There are several concepts which I’m enjoying and which are helping me to see cyberspace, whatever that has come to mean now, as a geographical location which I access still very tentatively. For me the “virtual” world of cyberspace and the real world are still separate entities. In Gibson’s world there is continuous constant merging and separations.

The role of the physical body and its purpose is not really evident except as an agent to employ the technology which exists. Neurology is the overriding physiological function which Gibson describes and even then the human body is simply used as a tool for a machine to use whereby the sensations of others and artificially created sensations are experienced  by characters in the book.

Eventually, in chapter 12 there is a reference to emotion, at which point the protagonist, Case feels at first rage, then an emotion which is ‘warm’. He tries to deny this

“Meat, some part of him said. It’s the meat is talking, ignore it.”

P 181.

This separation of neurological sensation described during the book, felt in response to location, visual stimuli provided by holograms and other virtual and unreal phenomena, and emotion is very interesting. The characters are physically human but have been altered through extensive and creative plastic surgery, organ transplants and other interferences with biological agents to their nervous systems.

They operate, function and think in ways which are intrinsically “human” and are contrasted in the book to artificial intelligences which function as CD-ROM or RAM. But the qualities of their interactions are always mediated by some form of technology which has become part of their bodies or minds. The boundaries are blurred and the interface is blurry.

The book constantly plays with the real and the not real, the physical and metaphysical, the interfaces

Whilst reading the book my son told me of a friend of his who has had recent heart surgery implanting a part created from 3-D modelling as a replacement of the original section.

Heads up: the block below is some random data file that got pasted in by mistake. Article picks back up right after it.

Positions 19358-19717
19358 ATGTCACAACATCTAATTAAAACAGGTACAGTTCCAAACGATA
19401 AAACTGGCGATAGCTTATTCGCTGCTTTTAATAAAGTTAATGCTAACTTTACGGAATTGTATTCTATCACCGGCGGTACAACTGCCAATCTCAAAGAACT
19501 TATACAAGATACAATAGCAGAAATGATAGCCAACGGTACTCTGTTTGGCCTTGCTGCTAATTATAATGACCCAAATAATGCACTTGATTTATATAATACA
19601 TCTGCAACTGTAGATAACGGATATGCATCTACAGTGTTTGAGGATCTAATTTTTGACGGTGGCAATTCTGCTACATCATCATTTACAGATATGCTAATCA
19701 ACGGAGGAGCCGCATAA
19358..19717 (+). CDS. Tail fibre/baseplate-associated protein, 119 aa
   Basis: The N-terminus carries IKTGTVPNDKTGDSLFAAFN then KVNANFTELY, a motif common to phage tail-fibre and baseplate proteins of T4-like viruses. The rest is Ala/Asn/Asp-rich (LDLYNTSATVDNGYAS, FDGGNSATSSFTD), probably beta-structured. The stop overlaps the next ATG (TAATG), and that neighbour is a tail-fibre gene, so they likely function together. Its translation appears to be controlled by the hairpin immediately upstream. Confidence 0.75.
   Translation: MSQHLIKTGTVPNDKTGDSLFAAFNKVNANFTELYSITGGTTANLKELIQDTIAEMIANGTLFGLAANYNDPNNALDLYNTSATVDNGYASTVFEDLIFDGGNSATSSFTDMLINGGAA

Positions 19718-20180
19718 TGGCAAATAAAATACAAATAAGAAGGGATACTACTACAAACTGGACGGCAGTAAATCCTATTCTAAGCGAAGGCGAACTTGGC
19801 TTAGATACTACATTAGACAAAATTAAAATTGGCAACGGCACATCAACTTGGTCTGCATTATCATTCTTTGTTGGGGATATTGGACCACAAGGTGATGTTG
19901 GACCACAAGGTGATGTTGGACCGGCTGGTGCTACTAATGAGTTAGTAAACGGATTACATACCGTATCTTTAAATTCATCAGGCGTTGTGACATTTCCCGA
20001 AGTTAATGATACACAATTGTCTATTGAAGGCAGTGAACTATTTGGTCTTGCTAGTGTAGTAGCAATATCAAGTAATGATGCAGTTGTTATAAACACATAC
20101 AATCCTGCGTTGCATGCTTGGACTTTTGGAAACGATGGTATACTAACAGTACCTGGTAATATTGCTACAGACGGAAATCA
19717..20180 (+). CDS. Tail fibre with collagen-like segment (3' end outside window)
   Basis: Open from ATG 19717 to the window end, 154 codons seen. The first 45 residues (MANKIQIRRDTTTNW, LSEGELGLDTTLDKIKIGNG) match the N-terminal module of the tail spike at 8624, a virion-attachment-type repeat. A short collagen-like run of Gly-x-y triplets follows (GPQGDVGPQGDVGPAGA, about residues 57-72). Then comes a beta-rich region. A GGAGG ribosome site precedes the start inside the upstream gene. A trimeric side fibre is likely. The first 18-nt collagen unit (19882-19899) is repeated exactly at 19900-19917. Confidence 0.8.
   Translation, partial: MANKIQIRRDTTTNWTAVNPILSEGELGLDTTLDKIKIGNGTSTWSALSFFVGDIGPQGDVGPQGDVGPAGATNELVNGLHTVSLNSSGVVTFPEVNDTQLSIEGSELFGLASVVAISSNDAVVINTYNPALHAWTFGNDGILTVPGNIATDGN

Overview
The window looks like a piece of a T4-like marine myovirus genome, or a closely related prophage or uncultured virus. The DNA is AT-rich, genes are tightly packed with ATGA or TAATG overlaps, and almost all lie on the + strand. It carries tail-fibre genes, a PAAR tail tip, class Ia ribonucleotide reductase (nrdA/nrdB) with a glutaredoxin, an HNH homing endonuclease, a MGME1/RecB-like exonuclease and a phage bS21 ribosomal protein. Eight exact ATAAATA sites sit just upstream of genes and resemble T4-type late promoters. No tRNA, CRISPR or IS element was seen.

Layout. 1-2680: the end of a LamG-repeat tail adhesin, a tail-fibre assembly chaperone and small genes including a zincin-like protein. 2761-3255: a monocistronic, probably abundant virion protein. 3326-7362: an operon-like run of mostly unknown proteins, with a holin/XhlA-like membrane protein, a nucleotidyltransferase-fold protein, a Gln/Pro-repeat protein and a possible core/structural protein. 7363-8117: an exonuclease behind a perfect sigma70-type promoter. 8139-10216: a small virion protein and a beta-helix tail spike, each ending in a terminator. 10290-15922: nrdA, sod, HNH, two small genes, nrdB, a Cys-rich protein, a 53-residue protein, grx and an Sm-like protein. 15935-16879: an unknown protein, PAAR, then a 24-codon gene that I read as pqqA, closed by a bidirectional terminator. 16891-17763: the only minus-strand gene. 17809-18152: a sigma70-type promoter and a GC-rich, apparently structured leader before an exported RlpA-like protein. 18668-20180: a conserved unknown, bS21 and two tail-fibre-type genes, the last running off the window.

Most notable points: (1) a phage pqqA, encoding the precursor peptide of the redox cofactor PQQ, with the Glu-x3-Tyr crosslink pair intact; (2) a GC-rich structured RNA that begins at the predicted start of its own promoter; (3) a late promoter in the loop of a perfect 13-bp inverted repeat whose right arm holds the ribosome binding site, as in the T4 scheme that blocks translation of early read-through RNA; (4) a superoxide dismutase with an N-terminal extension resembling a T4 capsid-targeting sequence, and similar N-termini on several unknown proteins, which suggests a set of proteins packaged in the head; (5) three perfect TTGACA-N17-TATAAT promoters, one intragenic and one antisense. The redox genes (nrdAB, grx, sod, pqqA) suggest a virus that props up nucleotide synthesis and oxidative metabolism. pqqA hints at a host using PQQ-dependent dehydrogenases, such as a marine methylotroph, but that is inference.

As my son constantly “jacks in” to cyberspace, and explores the geography of various matrices, oceans, continents and Archipelago that I can barely imagine, his universe let alone his world, is very different from mine.

The geography of the world in Neuromancer and cyberspace have extended my thoughts beyond the universal which is almost visible on a starry night! It really does alter concepts of dimension and space which, maybe are accessible through mind-altering drugs and I have experienced once, briefly in deep meditation, but otherwise are only tentatively accessible in dreams.

Interestingly I have had increasingly vivid and bizarre dreams since reading the book, the most disturbing was one where my brain had become infected with not one, but two tapeworms , which had taken up most of the space occupied by neurological tissue.The symptoms I experience were due to their presence and surgery required to remove them!

I was actually quite relieved and happy to have this explanation of some of the more bizarre sensations I experience almost daily as the surgery would relieve me of them!

I will have to read more about digital geography and the Aborigine and other cultures of time and memory following this reading. Reading  Neuromancer has developed my understanding of the impact of ‘cyberspace’ and digital technology in a way that the works in the book of Ars Elecrtronica did not.

Maybe this is because, and not despite, the fact that it is a work of fiction written three decades ago. It provides more of an insight into the way the digital and the human interface than most of the artworks describe.

To me there is a feeling in Ars Electronica of observation, analysis, detached exploration and in some ways categorisation similar to they demonstrated during the Age of Discovery in the 15th and 16th centuries. Voyages over the sea to unknown continents, explorers bringing back of artefacts, the heads of slaughtered creatures, and the attitude of needing command over the unknown.

As a work of fiction Gibson’s Neuromancer is free from this control, with the ‘ hyperspace’  we have created existing in its own right and without separation from the physical world we experience. This providea different type of ‘absorbed’  and in the case of Neuromancer, corrupt and distorted exploration.

In stark and distinct contrast to both these works, last night I went to see The National Theatre Live Production of “John” at my local cinema. This production is by DV8, a physical theatre company, and even reproduced digitally streamed from the Southbank demonstrated such raw emotional and physical human sensation and experience that I left exhausted, muscles aching, as if I had been making the movements I witnessed.